From Lieutenant Colonel Samuel Smith
Fort Mifflin [Pa.] October 6. 1777
From the best Intelligence the Enemy have withdrawn all their men from Billingsport (the night of the fourth Instant) except two hundred who seem much discourag’d,1 Your Excellencys Success (on which I sincerely congratulate you) has been of the utmost service, we have now no more Desertions, on the contrary some who went from the fleet have returnd. Had we a few men to sport on2 we might with ease cut of those few that are left at Billingsport. One of their Ships has just now come in close to the Chevaux de frize with intent I suppose to weigh it, the Gundolas are down to Annoy her. Our men are very sickly.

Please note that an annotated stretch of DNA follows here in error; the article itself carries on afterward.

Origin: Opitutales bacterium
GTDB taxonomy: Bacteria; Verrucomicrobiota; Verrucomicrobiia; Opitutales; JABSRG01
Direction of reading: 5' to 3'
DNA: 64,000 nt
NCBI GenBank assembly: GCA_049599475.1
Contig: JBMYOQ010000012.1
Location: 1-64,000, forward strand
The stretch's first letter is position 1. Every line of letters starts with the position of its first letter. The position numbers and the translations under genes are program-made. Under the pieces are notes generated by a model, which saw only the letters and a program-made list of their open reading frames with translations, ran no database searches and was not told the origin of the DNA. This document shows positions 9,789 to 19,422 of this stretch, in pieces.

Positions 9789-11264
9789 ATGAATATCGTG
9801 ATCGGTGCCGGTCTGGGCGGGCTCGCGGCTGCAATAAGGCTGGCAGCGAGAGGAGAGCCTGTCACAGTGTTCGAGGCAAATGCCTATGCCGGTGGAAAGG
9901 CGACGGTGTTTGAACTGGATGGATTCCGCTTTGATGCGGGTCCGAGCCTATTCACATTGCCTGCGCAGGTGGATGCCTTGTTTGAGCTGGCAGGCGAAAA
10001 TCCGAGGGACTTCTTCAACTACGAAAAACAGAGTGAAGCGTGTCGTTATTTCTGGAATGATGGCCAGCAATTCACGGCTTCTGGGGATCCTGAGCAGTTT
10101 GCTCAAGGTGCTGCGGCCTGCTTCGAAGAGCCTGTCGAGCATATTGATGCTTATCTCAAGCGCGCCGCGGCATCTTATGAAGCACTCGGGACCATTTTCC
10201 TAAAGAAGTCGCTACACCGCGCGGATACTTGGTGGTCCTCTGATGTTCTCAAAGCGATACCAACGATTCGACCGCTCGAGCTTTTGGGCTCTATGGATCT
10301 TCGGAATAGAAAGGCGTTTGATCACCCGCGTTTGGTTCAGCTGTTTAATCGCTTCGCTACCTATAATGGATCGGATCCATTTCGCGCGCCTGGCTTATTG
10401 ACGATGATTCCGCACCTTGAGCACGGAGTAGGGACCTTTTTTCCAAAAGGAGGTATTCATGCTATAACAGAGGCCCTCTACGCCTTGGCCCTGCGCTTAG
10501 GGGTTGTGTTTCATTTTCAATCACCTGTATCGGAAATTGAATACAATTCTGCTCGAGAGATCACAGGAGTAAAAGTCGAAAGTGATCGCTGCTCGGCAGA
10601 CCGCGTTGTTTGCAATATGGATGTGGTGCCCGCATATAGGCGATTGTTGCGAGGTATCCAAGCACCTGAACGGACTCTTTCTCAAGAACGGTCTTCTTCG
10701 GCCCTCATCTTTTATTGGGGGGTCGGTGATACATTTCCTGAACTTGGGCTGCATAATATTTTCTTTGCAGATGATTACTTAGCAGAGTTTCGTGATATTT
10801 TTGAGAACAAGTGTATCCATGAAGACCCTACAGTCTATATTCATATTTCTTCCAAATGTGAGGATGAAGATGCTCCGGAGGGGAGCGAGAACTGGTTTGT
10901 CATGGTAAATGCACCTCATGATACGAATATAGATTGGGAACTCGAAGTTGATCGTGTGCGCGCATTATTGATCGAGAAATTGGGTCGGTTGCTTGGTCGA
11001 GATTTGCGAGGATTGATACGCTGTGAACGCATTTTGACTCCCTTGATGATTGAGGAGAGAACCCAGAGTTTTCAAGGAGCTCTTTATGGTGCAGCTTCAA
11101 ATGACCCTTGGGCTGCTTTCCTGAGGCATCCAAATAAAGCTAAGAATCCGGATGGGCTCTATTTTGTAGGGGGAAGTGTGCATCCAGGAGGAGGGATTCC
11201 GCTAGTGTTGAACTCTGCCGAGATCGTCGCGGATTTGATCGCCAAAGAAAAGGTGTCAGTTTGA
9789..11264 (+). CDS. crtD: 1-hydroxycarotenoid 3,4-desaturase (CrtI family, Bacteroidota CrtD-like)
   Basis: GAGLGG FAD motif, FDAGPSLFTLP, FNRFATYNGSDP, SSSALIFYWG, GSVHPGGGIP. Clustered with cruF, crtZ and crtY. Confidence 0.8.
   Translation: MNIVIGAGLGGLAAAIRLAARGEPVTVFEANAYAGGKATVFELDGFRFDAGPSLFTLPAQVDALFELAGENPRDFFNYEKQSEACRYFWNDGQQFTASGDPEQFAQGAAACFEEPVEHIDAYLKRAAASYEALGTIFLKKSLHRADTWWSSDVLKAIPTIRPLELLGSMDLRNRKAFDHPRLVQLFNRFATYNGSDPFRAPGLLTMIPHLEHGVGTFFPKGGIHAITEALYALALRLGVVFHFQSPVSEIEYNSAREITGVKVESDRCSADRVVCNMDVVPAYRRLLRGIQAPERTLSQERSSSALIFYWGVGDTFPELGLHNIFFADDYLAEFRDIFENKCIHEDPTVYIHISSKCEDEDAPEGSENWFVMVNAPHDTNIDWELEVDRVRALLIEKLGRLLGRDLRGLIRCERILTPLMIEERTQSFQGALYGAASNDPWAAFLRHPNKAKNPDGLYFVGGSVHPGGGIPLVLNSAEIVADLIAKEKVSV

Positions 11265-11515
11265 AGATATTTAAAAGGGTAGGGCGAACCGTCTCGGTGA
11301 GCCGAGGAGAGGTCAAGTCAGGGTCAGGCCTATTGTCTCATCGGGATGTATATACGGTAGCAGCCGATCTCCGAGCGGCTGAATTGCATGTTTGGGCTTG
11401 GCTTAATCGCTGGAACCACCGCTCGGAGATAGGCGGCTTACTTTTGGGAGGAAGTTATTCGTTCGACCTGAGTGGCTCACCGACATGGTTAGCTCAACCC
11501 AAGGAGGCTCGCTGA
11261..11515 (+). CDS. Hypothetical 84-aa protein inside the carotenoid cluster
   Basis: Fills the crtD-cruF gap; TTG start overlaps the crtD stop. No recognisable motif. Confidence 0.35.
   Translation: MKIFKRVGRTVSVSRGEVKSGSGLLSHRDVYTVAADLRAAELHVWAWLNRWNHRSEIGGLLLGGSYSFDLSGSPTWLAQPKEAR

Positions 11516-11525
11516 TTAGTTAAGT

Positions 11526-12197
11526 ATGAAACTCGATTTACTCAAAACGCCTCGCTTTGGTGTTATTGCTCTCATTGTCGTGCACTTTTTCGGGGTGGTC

The Commodore and other Officers of the Navy think Red Bank of the utmost Consequence. I think from the Situation 400 Men might defend it with the Assistance which might be given from the fleet. without the Enemy possess it, they never can get the River. I have the Honor to be Your Excellencys mo. Obedt Servant
1. On 4 Oct. most of the British force that had attacked the Billingsport fort two days earlier marched back toward their landing place near Raccoon Creek, leaving a detachment of about three hundred men at the fort. That detachment evacuated the fort two days later (see Samuel Smith to GW, 7 Oct., and note 1).
2. The transcription of this letter in the Smith Papers at the Library of Congress reads: “had we a few men to spare.”